6. The Cadman ready mix concrete yard on the west side of 130th Avenue Northeast

    This site is nowhere big enough. Much of the surrounding property would also have to be taken. Makes no sense to locate this in the heart of what is designated for TOD. The gravel pit could be an OK spot for a P&R and the sole initial Bel-Red station. Let Wright Runstad pay the full cost if they insist on an extra station wedged between 130th and Hospital station.

    between SR 520 and Northup Way, in an area now occupied by small businesses;

    This site is less than a mile from my house and I could support the location if the cost is competitive with the Lynnwood site. This land abuts SR520 and is a buffer to the residential zoning to the north. Right now it’s auto parts stores and auto dealerships. From a neighborhood standpoint I’d rather have the train yard. Of course the City is probably concerned that the luxury auto dealerships might move out of Bellevue and take their sales tax with them. It also means that the property won’t be bought and sold on a regular basis so the City loses big time on real estate excise tax and ever increasing property assessments.

    1. What? Are you saying that auto dealerships pay property tax, but Sound Transit would not pay property tax on the same land, if ST bought it?

      1. No, what I’m saying is that Sound Transit will hold the property forever as a rail yard. Auto dealerships change hands on a regular basis. Every time a property sells there is an excise tax paid (like sales tax every time a used car is sold). By taking the property out of circulation the City takes a revenue loss. Further, a car lot is most likely going to be sold and redeveloped at some point into something much more valuable that generates higher property taxes over time. A rail yard will likely limit the value of surrounding property further cutting into future tax revenue.

      2. Would Sound Transit pay property taxes on that land if ST owned it, or not?

        You did a good job of ignoring my question.

      3. So, just one more example of transit riders paying NO taxes, while motorists pay taxes every time they turn around.

        The property taxes paid by auto dealerships are passed along to people who buy autos. Meanwhile, transit agencies pay no property taxes at all.

  7. The Swift got pulled over today by the county Sheriff for running the “red”. He asked the driver if he ran it intentionally. The driver said “No, I ran the green intentionally and pointed at the light”. They had to go back and look at it because the Sheriff was unaware it existed.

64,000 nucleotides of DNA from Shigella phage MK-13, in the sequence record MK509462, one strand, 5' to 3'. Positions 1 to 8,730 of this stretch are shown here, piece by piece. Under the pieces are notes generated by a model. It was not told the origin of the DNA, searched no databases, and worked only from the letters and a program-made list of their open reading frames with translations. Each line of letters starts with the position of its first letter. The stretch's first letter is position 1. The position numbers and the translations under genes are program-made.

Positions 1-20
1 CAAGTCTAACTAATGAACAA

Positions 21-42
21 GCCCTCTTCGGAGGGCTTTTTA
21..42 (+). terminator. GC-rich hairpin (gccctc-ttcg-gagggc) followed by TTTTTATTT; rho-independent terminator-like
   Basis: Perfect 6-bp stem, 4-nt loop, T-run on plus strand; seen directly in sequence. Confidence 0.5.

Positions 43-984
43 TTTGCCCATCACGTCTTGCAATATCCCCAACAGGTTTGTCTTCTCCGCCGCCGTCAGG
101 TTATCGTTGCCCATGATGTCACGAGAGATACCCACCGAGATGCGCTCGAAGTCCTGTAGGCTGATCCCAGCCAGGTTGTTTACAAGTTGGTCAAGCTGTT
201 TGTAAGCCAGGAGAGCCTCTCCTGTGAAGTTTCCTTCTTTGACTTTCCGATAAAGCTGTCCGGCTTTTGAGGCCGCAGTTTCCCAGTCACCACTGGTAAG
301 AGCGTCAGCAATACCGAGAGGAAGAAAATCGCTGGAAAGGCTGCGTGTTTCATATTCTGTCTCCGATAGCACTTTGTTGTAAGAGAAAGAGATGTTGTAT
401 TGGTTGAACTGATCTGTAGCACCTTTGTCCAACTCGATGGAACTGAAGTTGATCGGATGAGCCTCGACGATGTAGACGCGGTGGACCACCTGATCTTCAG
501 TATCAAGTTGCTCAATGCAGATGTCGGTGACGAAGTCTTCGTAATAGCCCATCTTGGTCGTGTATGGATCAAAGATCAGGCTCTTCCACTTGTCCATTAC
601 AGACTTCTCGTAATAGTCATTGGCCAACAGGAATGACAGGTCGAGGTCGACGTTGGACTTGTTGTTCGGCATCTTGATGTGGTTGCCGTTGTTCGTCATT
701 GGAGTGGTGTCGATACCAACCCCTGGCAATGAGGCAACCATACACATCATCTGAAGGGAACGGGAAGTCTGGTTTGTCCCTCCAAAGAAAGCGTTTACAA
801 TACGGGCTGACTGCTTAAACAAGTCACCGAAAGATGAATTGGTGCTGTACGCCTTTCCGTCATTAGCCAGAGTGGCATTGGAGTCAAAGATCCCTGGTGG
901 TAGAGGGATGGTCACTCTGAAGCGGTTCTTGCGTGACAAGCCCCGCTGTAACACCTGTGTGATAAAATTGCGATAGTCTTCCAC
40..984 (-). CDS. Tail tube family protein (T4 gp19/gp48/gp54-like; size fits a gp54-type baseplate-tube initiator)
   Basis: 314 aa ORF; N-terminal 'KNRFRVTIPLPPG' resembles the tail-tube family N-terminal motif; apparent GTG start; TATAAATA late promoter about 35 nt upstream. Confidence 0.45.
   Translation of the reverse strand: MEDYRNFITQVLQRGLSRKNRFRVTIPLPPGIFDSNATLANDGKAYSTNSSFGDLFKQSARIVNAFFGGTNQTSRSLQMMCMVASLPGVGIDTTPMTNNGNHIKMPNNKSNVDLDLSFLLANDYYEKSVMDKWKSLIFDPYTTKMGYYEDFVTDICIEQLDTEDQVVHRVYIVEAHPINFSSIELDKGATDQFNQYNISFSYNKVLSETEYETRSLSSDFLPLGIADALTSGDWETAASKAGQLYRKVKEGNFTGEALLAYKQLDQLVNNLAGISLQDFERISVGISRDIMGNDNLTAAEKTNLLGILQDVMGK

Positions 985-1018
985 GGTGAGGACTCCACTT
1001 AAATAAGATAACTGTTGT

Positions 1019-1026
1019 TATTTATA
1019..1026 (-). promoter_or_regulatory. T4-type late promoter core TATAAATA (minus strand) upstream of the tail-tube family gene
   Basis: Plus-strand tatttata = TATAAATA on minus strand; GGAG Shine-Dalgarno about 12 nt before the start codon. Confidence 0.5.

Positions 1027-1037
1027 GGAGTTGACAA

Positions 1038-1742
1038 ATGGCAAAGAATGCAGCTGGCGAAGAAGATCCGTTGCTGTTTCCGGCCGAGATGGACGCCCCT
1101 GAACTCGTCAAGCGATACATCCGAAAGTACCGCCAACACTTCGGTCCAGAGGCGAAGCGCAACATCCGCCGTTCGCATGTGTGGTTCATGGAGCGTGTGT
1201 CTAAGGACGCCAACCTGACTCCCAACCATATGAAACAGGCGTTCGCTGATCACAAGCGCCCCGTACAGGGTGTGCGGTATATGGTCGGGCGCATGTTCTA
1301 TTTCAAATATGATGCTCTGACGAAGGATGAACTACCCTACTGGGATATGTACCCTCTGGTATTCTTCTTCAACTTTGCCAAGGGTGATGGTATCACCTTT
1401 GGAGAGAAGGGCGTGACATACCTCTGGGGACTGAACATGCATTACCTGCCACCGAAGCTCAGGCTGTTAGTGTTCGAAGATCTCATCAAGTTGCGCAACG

8. Next Magnolia bus rider meeting appears to be confirmed for Tues Nov 13th at the Magnolia public library (Route 24, or .5 mile walk from route 19) at 6:30 pm.

  9. I’m a long time reader of the blog although I rarely comment. I’m commenting now because I’m trying to find a last minute (Tuesday evening) speaker for a course on climate change. I teach chemistry at Seattle University and the students just learned how to calculate the carbon emissions of cars versus humans versus planes.

    This week, I would like to show them how land use decisions impact people’s decision to walk/bike/or drive. Considering the depth of comments on the blog, someone might know someone around capital hill neighborhood that could chat for about 25 minutes on Tuesday night, perhaps even lead a brief tour around the Capital Hill green district to illustrate how well-planned density with generous sidewalks, greenery, and storefronts leads residents to choose carbon neutral methods of travel. The person would NOT have to lecture, this would be more an interactive discussion experience.

    If you know someone (or know someone who knows someone) I would love advice. I understand its last minute but I plan on running this course again later. I will check back on the comments often OR you can message me at my Seattle U email address. (search for chemistry faculty + lovitt)

  10. Interesting breakthrough in “light harvesting”…

    Hydrogen fuel edges a step closer

    Making hydrogen gas in water just got a little easier. The discovery may lead to inexpensive, practical means of harvesting sunlight to create clean-burning hydrogen for powering cars or generating electricity.

    Scientists would like to mimic plant photosynthesis, which harvests sunlight and splits water molecules to create fuel. It sounds simple, but even in plants the task is a highly orchestrated set of reactions, with multiple players acting in multiple places. So researchers often tackle one half of photosynthesis at a time.

    1. Hydrogen fuel edges a step closer

      Now, if it would just take that last step over the cliff never to be heard from again.